As far as science fiction anthologies go, Quark #1 is weird. Co-edited in the early 70s by the poet Marilyn Hacker and Samuel Delany (who were married at the time, but have long since separated and both self-identified as homosexual), it purports to be an quarterly of “speculative fiction,” an all-encompassing buzzword for outsider literature that was particularly in vogue at the time. Perhaps as a result, the first book in the series (of four) is both utopian and vague, full of middle-ground short stories that either couldn’t or wouldn’t hack it as pure science fiction. Familiar names are there — Ursula K. LeGuin, A.E. Van Vogt — but they’re all flubbing a little, trying out different styles. It’s often funny, and certainly worth seeking out, but the real highlight of Quark #1 is an essay from Samuel Delany, who tries nobly to place “speculative fiction” into a larger historical context.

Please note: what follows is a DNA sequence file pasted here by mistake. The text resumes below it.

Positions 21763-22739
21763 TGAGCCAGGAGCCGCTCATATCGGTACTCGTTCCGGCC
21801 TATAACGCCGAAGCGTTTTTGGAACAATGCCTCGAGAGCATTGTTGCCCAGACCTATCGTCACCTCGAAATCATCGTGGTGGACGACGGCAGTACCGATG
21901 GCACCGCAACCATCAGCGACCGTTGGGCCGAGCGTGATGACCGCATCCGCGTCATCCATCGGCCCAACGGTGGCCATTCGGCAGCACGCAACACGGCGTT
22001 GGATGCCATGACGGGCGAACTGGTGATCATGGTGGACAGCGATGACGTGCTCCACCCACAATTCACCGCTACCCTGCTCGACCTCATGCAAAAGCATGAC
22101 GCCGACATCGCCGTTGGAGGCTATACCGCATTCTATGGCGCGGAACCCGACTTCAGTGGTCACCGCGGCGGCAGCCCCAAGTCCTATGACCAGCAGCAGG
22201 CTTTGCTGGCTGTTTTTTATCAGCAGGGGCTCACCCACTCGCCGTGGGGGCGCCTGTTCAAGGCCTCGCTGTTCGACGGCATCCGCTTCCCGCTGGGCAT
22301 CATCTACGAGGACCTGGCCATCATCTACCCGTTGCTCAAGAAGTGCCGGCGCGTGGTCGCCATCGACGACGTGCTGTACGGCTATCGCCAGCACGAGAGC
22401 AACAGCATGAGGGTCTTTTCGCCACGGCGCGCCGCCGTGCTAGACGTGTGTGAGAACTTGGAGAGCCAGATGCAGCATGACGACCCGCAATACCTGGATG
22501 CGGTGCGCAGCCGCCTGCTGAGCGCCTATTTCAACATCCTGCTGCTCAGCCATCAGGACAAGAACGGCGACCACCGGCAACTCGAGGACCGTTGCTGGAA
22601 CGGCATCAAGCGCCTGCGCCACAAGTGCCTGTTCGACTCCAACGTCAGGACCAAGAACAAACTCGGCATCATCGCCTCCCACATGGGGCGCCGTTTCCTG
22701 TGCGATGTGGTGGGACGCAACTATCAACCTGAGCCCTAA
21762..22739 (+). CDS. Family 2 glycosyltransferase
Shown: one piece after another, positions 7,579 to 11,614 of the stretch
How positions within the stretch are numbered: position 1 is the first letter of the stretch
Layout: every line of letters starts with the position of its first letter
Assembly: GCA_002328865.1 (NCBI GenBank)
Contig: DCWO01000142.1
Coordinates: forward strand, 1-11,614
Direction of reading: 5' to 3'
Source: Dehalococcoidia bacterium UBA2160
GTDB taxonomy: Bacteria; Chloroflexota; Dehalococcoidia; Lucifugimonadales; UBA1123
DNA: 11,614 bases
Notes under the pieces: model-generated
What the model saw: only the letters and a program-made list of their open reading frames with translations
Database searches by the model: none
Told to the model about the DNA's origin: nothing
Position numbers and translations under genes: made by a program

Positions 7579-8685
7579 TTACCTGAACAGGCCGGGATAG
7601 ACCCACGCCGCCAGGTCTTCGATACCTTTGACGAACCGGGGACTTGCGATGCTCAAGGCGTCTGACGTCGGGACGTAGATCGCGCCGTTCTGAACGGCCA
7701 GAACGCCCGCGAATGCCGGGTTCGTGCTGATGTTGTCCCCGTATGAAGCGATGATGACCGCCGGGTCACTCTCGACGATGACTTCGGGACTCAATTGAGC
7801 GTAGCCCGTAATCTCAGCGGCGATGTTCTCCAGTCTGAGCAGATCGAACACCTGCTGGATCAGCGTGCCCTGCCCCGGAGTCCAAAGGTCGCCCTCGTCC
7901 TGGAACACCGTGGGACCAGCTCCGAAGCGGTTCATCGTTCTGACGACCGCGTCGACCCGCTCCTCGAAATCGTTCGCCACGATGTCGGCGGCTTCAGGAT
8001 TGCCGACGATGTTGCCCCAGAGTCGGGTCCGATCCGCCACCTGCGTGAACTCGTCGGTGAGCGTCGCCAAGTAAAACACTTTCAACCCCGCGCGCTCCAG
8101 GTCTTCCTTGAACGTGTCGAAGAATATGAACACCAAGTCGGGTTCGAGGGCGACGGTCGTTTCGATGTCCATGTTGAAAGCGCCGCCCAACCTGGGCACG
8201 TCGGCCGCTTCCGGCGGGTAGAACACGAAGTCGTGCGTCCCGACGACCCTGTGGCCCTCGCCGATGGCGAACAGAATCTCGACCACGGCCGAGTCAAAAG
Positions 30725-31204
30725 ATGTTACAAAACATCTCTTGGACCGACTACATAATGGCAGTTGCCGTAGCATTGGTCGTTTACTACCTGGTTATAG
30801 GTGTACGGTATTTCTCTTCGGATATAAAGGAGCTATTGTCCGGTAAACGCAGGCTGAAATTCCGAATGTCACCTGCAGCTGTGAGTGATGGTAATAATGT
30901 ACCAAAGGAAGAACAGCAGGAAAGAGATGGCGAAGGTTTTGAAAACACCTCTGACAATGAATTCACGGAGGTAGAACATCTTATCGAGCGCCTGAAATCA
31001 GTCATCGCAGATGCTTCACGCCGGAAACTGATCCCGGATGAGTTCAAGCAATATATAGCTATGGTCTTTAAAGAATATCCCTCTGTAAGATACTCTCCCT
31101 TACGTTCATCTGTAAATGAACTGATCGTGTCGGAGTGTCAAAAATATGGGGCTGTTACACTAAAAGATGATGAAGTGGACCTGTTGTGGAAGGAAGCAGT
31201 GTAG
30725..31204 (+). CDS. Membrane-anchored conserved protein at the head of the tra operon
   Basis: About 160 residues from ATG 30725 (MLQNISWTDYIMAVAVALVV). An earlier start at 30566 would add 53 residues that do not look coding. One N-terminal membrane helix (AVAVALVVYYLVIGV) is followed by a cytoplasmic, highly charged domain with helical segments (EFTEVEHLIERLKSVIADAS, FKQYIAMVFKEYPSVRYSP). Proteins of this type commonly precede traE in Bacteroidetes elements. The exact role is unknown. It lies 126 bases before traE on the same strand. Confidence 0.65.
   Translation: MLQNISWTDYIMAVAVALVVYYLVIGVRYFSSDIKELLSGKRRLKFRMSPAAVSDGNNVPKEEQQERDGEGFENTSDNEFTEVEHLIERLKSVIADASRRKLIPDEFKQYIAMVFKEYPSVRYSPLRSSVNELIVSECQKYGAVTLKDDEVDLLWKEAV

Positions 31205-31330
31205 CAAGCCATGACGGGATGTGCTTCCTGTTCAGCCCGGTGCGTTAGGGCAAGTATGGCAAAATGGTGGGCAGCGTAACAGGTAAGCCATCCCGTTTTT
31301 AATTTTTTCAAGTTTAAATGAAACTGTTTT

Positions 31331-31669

In the spirit of open sourcery, and because I love it when other sites do this, I’ve scanned Delany’s article and PDF’ed it for anyone interested. This is a relatively hard-to-find essay, and a quick read to boot. The brunt of the piece has to do with the largely unspoken similarities between science fiction and poetry; in Delany’s argument, both genres have an incantatory function, in that they are both preoccupied with conjuring up the “thingness” of things.
An interesting aside: science fiction is the most fertile area of writing in the production of new words — a position held, up until the mid-1930s, by poetry. Coincidence?
Download: Samuel Delany, Critical Methods: Speculative Fiction (1.3 MB)
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